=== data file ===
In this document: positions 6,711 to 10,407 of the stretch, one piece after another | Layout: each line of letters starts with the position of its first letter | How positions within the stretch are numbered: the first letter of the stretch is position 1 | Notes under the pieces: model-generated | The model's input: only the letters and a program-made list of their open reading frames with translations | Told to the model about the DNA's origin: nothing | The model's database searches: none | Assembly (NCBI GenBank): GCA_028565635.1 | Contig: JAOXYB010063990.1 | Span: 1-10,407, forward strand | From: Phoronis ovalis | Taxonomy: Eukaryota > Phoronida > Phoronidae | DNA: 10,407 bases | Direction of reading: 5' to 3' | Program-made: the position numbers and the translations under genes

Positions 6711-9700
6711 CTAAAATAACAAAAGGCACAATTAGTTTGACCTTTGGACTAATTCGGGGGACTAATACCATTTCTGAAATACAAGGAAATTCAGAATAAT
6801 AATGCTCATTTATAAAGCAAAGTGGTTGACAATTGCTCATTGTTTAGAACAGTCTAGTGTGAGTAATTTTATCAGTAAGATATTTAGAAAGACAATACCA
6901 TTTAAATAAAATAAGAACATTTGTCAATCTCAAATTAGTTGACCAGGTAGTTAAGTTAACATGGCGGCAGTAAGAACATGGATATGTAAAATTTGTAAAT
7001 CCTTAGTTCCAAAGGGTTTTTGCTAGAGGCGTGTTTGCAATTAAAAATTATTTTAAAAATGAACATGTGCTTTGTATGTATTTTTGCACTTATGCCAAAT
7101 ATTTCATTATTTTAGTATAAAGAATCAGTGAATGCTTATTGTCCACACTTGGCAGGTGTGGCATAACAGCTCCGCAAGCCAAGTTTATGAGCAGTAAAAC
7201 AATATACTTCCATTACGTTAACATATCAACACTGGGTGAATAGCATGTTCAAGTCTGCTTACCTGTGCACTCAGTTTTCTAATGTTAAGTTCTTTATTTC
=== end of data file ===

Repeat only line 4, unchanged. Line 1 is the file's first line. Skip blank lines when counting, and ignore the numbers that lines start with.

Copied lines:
6801 AATGCTCATTTATAAAGCAAAGTGGTTGACAATTGCTCATTGTTTAGAACAGTCTAGTGTGAGTAATTTTATCAGTAAGATATTTAGAAAGACAATACCA